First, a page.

Did you know that an estimated 70% of inheritances are wasted by inheritors? That's a staggering statistic! Protect your money from being wasted on silly things like video games by learning how to protect it.
How to control how heirs spend your money?
As we mentioned in the previous post, there is a difference between strong and weak estate planning. If you're not careful, your heirs may spend your money more quickly than they should. Here's how to help control spending:
1. Make a budget for your family. Determine how long you want to support them, and come up with an annual budget that fits in with your needs. After all, they're not just living off you--you have to build in some extra spending power so that the children can grow into their own financial lives, especially if one of your goals is to keep them from living in your house forever.
2. Make an investment plan for the money that doesn't go toward basic support and living expenses. Dedicate some of it to long-term investments and let heirs make their own decisions on what they’d like to do with it. But beware: giving your heirs the power to spend this money gives them the responsibility of making sound financial decisions.
3. Find an executor who understands your goals and intends to carry them out, but be careful about how you choose an executor. If there are several people interested in being your executor - say, one child is more financially savvy than another - go ahead and appoint the more financially-savvy child. Not only is it a great way to teach all your children about financial responsibility, you’ll be able to rest assured that your estate will be managed well.
4. Avoid wasteful spending while you're alive! That means no excessive vacations, fancy cars, etc. Money doesn't grow on trees. You worked hard for it and it should be treated as such. The more you leave behind, the less there is to help your children (and future generations) grow and prosper financially.
5. Make sure that heirs know what you do with your money before people start talking about inheritance laws in Australia . The only way they'll know how to responsibly manage your estate is if you spend less than you make. If everyone's on the same page, then no one will be surprised when you leave behind a smaller fortune than expected.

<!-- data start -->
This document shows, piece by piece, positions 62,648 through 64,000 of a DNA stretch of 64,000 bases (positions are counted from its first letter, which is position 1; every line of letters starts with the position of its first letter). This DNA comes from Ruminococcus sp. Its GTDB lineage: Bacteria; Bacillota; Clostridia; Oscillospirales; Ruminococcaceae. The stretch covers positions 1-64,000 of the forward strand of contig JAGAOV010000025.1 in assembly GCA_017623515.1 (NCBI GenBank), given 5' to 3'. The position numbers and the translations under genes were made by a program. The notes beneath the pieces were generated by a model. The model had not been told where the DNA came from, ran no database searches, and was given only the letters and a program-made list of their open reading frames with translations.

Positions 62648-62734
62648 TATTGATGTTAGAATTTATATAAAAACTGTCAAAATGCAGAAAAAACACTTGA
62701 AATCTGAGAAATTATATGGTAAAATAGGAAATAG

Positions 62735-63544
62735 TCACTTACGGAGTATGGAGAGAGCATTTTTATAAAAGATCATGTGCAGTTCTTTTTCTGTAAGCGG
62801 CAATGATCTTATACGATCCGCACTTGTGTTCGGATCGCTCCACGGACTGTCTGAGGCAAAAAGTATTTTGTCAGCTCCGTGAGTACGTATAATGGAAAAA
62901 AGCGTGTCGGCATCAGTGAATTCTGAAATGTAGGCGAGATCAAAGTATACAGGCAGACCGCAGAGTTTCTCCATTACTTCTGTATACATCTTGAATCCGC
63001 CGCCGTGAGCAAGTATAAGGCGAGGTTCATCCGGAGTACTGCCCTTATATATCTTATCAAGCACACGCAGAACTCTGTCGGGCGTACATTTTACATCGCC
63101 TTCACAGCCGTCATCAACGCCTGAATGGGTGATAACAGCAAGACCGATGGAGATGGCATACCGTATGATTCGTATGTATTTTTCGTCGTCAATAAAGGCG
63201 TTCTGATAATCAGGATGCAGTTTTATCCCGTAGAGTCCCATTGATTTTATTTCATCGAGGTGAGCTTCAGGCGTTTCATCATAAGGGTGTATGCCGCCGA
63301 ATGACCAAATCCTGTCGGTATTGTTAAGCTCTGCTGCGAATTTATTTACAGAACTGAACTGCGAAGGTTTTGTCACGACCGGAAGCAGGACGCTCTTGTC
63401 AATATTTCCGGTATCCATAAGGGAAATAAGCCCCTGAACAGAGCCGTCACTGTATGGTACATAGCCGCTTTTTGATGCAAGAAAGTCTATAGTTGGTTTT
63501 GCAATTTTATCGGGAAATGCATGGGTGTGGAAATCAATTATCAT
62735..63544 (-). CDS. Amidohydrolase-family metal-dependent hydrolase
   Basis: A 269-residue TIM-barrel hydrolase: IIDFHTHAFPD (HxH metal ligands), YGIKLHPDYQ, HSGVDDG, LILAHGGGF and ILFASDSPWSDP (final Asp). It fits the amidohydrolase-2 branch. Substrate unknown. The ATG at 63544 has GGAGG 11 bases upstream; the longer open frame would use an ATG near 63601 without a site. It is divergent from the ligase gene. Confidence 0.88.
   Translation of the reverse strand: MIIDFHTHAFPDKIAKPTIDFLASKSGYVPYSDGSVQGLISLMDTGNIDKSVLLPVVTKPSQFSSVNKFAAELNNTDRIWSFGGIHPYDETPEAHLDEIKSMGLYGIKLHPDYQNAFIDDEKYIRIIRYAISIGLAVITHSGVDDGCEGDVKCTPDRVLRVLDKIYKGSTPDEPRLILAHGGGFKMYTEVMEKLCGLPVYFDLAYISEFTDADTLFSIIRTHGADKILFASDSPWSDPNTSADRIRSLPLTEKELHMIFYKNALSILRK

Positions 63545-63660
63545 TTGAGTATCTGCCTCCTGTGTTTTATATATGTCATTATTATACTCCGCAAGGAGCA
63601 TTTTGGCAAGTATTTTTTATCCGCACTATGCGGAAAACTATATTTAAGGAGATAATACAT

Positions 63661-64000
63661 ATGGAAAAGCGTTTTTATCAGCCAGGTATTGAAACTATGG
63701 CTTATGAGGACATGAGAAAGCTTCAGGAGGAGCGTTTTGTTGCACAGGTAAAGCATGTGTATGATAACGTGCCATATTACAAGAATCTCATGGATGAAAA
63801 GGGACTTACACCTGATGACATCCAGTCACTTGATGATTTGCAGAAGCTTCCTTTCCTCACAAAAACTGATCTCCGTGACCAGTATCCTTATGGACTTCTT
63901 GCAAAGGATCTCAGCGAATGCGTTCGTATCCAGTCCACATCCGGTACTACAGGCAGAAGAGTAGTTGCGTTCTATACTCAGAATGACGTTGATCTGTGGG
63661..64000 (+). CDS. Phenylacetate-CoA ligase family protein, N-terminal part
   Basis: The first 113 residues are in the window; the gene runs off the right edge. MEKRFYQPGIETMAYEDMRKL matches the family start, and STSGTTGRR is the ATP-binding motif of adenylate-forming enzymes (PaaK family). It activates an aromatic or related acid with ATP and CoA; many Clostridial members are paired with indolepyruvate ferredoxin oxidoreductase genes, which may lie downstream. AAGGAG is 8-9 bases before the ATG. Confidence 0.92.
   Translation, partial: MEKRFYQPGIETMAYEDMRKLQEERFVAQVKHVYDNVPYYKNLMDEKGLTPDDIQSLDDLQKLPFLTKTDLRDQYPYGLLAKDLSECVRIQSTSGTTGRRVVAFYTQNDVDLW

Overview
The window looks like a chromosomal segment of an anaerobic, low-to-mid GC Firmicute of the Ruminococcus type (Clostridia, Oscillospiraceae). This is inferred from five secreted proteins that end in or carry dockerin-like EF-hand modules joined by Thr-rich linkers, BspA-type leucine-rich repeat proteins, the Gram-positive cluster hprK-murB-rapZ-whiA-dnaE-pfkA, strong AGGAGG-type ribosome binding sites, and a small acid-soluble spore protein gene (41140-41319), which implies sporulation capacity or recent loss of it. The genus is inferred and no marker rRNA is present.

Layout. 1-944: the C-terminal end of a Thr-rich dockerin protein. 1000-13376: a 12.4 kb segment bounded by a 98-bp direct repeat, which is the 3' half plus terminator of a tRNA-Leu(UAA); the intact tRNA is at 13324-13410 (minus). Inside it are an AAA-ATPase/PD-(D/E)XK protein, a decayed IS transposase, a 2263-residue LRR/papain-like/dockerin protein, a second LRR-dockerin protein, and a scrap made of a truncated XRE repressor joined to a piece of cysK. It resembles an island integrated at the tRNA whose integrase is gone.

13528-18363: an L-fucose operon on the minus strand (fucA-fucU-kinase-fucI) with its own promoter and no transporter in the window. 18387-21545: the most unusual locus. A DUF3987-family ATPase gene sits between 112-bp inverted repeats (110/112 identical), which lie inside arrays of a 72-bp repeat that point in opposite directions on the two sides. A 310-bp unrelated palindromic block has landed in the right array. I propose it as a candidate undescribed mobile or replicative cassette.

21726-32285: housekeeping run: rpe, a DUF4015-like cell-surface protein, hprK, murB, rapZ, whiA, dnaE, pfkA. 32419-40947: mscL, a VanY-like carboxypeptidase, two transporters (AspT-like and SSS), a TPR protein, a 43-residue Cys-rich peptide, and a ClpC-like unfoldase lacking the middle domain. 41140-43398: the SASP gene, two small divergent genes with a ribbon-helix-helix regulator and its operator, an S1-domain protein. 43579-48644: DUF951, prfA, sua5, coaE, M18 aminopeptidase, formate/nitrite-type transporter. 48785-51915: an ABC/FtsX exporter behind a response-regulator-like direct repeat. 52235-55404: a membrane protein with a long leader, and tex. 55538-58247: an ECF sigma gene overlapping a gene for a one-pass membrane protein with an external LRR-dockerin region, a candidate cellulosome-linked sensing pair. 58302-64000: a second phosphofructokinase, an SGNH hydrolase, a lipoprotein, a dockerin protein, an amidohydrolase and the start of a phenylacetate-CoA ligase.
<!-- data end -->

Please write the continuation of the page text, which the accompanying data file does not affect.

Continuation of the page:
6. Only give away money if it isn't needed for basic support and living expenses. Every cent that leaves your pocket means less money left behind for your heirs when you're gone.
Have a will
Make sure that you have a will in place before death. A living trust can work too, but there are drawbacks to this type of will, depending on how many assets you have and who your beneficiaries are.
Keep your estate in the family
This way, the family will inherit all of your estate after death.
Pay taxes on your estate
When you sign over money to someone else, you have to pay taxes on that amount of money as if it had never belonged to you.
Keep your estate under the limit of $5,340,000 (in 2010) for federal estate taxes
If you go over this amount, then you'll have to pay a huge tax on it. Adjust accordingly. For example, if your assets are worth more than $10 million, put them in a living trust before you die, or otherwise put them in the name of your spouse (or someone else if they're receiving property through a living trust).
Don't let people bequest money to themselves
For example, don't make it so that one child is the heir to all assets except for $1 million. Make sure that when you die, only your family inherits your will
If you want to bequest money to someone who isn't in your immediate family, then use the Uniform Transfers to Minors Act, which is a way of giving assets away so that there's no tax responsibility associated with it when they go over $15,000.
Don't let heirs bequest money to anyone else
For example, if you're leaving money for charity, then don't let your kids leave any of that money to their friends. This will end up saving the estate taxes that would otherwise need to be paid on it at death.
Don't let your wishes come back to bite you. Don't be afraid of leaving an inheritance, but also don't leave one behind if it's not necessary. Leave the smaller estate possible and everyone will be better off for it!